Is your child a success?

How would you react if your child came home with a C in math on their report card? Probably not like the father in this viral youtube video that put Farnoosh Shahrokhshahi and his son, Aria, on the Today Show. As one of the hosts of the show commented, this father’s reaction is one of the “purest expressions of love”.

Aria had a failing grade at the beginning of the semester in math, but as his father explains in the video, students in Britain need at least a passing grade (a “C”) to be able to go to college. With this in mind, the two of them worked together to bring up Aria’s grade, and bring it up they did. After his final test in January, he came home with exactly what he wanted: a passing grade.

But what might seem like a mediocre grade deserving punishment to some parents was received with such joy and celebration from this father that you would have thought his son had just won the Nobel Prize in physics. After seeing this father’s reaction (and the effect it had on his son), I realized again how important it is to not just understand that there are varying definitions of “success” for each child, but to celebrate those successes like crazy.

The truth is, success is as individual of a matter as personality type, and the sooner a parent can figure out their child’s strengths and corresponding capacity for success, the better they will be able to create encouraging experiences that generate even more success. (You’ve got to believe that’s true after watching this. And by the way, the young man is now in college.)

Personally, I’ve always struggled with making realistic goals and expectations for both my children and myself. After all, if you don’t set high goals, you’ll never get anywhere, right? But expecting too much from either yourself or your children can backfire depending on the outcome. It’s a tricky balancing act most of us have yet to master.

It also doesn’t help when parents and children have very different talents and capacities for success. An over-achieving (over-anxious, over-bearing) parent may have a hard time learning to give this kind of unconditional love and acceptance to a child who isn’t meeting their high and super-specific expectations. Not all children are “chips of the old block”, and learning to love our children for who they really are is one of the inherent rights and responsibilities of parenthood.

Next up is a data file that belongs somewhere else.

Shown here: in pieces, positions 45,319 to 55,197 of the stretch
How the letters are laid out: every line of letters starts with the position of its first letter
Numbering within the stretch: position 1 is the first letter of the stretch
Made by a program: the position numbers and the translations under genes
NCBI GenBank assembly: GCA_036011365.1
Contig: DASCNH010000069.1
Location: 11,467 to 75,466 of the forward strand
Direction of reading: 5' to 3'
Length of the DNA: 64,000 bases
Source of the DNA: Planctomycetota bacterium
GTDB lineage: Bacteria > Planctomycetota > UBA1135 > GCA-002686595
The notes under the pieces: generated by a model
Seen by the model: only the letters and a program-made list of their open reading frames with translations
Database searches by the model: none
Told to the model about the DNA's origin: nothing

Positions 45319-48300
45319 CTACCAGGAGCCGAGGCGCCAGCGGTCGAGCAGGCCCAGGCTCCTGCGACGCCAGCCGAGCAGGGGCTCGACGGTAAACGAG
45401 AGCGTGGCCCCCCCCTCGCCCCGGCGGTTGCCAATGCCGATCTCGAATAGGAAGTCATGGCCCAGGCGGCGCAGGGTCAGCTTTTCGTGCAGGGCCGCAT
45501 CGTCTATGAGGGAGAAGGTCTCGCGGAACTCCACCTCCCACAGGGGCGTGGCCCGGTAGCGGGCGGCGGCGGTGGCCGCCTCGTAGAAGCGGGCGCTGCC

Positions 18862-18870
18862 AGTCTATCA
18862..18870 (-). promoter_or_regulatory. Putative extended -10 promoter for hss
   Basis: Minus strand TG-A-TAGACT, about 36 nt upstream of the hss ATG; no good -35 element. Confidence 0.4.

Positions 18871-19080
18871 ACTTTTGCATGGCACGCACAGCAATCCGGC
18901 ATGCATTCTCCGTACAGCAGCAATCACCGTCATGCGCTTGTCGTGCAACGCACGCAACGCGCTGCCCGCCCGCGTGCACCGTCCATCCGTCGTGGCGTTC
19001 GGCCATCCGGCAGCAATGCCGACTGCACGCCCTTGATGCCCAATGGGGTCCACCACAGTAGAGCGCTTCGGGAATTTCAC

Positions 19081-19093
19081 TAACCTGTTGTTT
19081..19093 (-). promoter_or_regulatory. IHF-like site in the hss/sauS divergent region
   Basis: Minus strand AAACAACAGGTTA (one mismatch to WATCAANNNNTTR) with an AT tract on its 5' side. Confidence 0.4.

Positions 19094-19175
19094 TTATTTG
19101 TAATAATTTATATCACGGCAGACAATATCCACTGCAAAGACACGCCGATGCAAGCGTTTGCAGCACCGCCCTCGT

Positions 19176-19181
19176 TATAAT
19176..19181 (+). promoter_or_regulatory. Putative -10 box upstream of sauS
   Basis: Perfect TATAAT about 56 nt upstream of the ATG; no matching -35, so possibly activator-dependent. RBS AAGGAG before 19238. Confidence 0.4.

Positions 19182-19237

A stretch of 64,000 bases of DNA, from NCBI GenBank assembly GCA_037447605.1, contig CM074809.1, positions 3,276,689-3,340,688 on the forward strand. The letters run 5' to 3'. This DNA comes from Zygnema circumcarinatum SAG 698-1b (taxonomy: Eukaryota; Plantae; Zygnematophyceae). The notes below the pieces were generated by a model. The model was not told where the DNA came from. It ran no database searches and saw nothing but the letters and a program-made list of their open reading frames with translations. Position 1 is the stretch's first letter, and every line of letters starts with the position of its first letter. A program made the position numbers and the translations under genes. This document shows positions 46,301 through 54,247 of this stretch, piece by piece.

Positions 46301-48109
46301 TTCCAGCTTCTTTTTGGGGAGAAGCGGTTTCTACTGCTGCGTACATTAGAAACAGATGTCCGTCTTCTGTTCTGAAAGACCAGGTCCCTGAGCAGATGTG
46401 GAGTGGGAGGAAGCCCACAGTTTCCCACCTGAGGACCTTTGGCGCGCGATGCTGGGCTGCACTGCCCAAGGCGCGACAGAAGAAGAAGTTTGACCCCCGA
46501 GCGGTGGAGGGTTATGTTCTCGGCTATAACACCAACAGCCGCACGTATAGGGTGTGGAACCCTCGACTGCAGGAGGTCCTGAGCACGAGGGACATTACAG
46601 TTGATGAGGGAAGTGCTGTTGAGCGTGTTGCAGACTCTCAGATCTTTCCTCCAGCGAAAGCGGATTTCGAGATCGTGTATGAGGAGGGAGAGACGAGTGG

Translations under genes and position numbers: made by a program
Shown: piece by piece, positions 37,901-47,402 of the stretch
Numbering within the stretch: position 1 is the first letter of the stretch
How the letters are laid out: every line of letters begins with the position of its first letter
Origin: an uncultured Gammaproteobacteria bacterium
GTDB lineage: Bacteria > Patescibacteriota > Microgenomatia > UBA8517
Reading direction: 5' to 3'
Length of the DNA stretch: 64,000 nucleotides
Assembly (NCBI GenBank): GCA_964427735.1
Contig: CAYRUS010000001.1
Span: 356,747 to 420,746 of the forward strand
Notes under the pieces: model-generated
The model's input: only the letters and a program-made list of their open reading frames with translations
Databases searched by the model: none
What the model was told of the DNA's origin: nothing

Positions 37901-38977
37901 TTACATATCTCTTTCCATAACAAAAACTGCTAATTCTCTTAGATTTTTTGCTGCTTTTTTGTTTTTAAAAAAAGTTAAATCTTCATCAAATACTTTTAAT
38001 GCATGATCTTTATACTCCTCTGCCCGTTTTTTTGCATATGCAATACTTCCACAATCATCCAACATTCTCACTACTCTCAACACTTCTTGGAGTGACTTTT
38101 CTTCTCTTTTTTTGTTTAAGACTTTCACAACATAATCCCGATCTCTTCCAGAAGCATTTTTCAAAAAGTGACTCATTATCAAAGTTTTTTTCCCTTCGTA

Again, this young man just got a “C” in math–nothing extraordinary–but you can feel the love and support his father extends to him for doing his personal best. It begs the question, what will help a child the most in life anyway? An “A” or the unconditional love and support of a parent? Obviously, both are important, but I think the overwhelming response to this youtube video answers that question. People respond to love more than any other thing.

You may not be the super emotive type that breaks into tears like this dad did in the video, but true feelings of joy and love will come through in whatever way they are expressed. You can never go wrong with love. By helping our children figure out their true capacity for success, working with them to reach realistic goals, and celebrating with them like crazy when they dosucceed, we not only prepare them for more success, but we enjoy some of the sweetest experiences and feelings that parenthood has to offer. If you ask me, that’s a real A+.

QUESTION: How are you and your child(ren) different in terms of capacity for success? How do you help your child make realistic goals and reach them? Are you able to rejoice in your child’s successes even if they are less than you hoped for or fail to meet other people’s criteria for success?

CHALLENGE: Identify your child’s strengths and capacity for success, help them make and reach realistic goals, and then celebrate with them like crazy when they do succeed.



  1. Cat

    I have 4 kids with variying degrees of dsylexia. Since this particular disability isn’t recognized where I live, help has been spotty at best. My 2nd son struggled through High School. It wasn’t until his senior year when we discovered that he also had ADD. I tried everything to help this kid in class. We finally managed to get all his failed classes made up in one way or another two months after graduation. We threw him a party. He got his diploma. I learned from that experience that each kid needs their own goals and measures.

    My oldest daughter has the worst time with school. Her dsylexia is quite sevre. She struggled with biology. She took the class 3 times before she managed to pass it. My only request is that she handed in all her work. I don’t get upset with F’s if all the work is done. She handed in her work everytime. I never got upset. I just asked her what her plan was to pass the class the next time and then supported her in that.

    • Allyson Reynolds

      Thanks for this, Cat. Perfect example of what I’m talking about in this post. Your kids are lucky to have you!

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